Three countries dominate this year's Copa Sudamericana, South America's Europa League equivalent.
Over the next two week, the quarterfinalists will be defined. Put together, 11 of the last 16 come from Argentina, Brazil and Colombia.
In the case of the first two countries, this is hardly a surprise. Three slots in the last 16 are reserved for Argentine teams, and four slots are reserved for Brazilians. All the clubs from these countries have done so far is beat one of their compatriots.
The representatives of all the other nations have had a rougher ride. They have come through two rounds against international opponents. All started with four teams in the field. Bolivia, Ecuador and Peru already have none left. Paraguay still have two teams, while Chile, Uruguay and Venezuela have one apiece. And Colombia still have four.
True, one Colombian side has been eliminated -- Tolima lost in the opening round to Deportivo La Guaira of Venezuela. The Colombians, though, still have four teams because they can boast last year's champions, Santa Fe, who got a bye in the first two rounds and go straight into the competition at this stage.
It would be unwise to base an evaluation of the strength of a country's domestic competition merely on results in the Copa Sudamericana. It is a second string competition, with very little of the prestige of the Copa Libertadores, the continent's Champions League. One of the main objectives of the Sudamericana is to give international experience and exposure to clubs who lack tradition. In itself, then, the strong showing of the Colombians in this year's Sudamericana is not especially relevant.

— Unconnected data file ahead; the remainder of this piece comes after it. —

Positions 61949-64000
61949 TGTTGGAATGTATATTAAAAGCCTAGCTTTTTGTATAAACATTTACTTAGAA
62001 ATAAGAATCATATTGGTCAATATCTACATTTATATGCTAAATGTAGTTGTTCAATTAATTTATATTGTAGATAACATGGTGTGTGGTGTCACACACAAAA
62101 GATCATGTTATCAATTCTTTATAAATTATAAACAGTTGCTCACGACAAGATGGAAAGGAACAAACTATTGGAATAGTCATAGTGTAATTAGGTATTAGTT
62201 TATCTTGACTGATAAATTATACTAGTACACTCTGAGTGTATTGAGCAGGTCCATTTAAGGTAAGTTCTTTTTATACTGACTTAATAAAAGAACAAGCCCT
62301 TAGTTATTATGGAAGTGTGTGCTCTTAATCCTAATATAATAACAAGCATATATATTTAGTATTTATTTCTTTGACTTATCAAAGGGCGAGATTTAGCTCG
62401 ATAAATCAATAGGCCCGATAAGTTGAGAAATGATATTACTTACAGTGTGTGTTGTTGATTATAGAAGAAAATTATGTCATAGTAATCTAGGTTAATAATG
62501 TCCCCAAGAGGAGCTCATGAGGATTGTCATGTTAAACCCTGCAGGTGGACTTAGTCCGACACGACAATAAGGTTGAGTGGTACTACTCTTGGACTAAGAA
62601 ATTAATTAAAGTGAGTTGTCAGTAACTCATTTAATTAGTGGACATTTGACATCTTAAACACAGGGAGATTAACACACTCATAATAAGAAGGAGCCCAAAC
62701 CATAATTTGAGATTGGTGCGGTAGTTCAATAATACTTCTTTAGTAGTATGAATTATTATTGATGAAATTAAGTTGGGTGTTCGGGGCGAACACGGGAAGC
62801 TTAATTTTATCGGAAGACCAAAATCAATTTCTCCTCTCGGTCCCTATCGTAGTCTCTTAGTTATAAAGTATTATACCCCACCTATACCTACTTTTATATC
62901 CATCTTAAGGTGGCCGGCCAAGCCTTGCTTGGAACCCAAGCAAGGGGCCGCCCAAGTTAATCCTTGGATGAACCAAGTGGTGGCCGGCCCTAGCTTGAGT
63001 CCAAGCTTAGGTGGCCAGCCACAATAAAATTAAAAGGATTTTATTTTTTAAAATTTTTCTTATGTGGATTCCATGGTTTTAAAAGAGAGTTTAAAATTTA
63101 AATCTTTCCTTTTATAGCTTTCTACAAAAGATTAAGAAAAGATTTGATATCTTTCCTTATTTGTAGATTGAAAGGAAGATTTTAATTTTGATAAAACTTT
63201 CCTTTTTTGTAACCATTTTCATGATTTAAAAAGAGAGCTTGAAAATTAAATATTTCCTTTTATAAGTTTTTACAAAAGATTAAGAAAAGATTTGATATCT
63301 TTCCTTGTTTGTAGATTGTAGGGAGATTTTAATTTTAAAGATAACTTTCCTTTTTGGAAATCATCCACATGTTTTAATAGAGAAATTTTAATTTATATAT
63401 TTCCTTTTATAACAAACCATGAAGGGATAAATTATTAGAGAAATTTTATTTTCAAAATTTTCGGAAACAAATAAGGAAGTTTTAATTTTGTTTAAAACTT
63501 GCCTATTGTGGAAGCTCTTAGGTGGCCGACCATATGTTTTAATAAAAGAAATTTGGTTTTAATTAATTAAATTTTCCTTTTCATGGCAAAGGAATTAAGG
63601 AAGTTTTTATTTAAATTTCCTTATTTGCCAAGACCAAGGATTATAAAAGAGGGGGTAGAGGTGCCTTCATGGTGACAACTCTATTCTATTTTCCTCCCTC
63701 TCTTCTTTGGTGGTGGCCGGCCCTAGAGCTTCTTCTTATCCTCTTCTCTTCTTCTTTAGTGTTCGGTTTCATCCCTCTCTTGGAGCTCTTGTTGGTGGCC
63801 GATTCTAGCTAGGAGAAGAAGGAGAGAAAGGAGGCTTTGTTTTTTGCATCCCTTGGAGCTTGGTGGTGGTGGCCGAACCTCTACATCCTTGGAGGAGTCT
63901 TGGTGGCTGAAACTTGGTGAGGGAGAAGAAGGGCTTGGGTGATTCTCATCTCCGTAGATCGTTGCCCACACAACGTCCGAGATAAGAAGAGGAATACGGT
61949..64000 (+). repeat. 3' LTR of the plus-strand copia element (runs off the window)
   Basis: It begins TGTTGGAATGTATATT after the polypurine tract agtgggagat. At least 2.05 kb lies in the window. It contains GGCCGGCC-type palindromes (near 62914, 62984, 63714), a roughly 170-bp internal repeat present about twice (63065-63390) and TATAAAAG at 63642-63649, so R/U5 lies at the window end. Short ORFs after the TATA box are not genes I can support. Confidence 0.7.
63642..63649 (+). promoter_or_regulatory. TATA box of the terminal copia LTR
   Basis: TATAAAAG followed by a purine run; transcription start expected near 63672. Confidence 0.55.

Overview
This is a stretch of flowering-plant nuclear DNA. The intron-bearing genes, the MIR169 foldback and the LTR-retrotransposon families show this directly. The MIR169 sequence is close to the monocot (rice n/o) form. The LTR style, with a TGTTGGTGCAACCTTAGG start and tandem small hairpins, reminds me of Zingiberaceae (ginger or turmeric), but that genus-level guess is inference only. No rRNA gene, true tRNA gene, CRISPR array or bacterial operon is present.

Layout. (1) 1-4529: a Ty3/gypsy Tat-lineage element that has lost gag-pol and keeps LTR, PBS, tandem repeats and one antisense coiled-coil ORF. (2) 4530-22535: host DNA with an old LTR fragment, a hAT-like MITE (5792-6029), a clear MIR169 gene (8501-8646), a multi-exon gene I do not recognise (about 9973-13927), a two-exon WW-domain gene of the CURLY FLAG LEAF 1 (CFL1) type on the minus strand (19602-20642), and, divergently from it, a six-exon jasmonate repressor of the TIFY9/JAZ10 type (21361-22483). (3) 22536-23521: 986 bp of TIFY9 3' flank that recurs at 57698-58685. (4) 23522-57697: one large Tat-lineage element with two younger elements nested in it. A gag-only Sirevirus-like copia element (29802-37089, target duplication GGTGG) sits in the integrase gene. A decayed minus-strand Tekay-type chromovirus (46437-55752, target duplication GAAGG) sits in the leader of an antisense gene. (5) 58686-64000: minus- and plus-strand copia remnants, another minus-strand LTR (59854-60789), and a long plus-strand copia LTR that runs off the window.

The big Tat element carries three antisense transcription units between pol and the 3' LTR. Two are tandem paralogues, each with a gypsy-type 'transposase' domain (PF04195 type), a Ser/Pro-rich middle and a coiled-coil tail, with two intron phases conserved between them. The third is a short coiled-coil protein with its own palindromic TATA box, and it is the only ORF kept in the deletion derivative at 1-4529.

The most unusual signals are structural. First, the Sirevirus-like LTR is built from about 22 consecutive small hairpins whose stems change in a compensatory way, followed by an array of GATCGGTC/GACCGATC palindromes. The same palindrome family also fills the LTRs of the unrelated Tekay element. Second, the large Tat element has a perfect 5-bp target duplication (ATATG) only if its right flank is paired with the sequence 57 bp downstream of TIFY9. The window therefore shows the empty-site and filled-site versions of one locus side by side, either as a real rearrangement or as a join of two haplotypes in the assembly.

But it fits into a pattern. Because Colombia currently hold both South American club crowns. Santa Fe of Bogota won last year's Sudamericana, and some two months ago, in one of the most impressive campaigns in the competition's recent history, Atletico Nacional of Medellin won the Libertadores. The Colombians, then, are establishing themselves as a major continental force.
This, perhaps, is only to be expected. True, in relative terms Colombia was late to establish a professional league -- in the late 1940s, some time after the more traditional footballing nations to the south. But Colombian football has some obvious advantages to call on. Outside Brazil, it is the country with the largest population in South America.
Unlike many of its neighbours, it is decentralised, with a number of urban centres -- and football is the game of the city. It has a football-crazy population, with a refined taste for good passing play.
South America shares nine World Cup wins -- five for Brazil, and two each for Uruguay and Argentina. Though Chile are the reigning continental champions, the nation outside the traditional trio most likely to get their hands on the ultimate trophy in the future is Colombia.
That, though, is for the long term. Over the next two weeks, Santa Fe, Atletico Nacional, Independiente Medellin and Junior of Barranquilla will be trying to book their places in the quarterfinals of the Copa Sudamericana.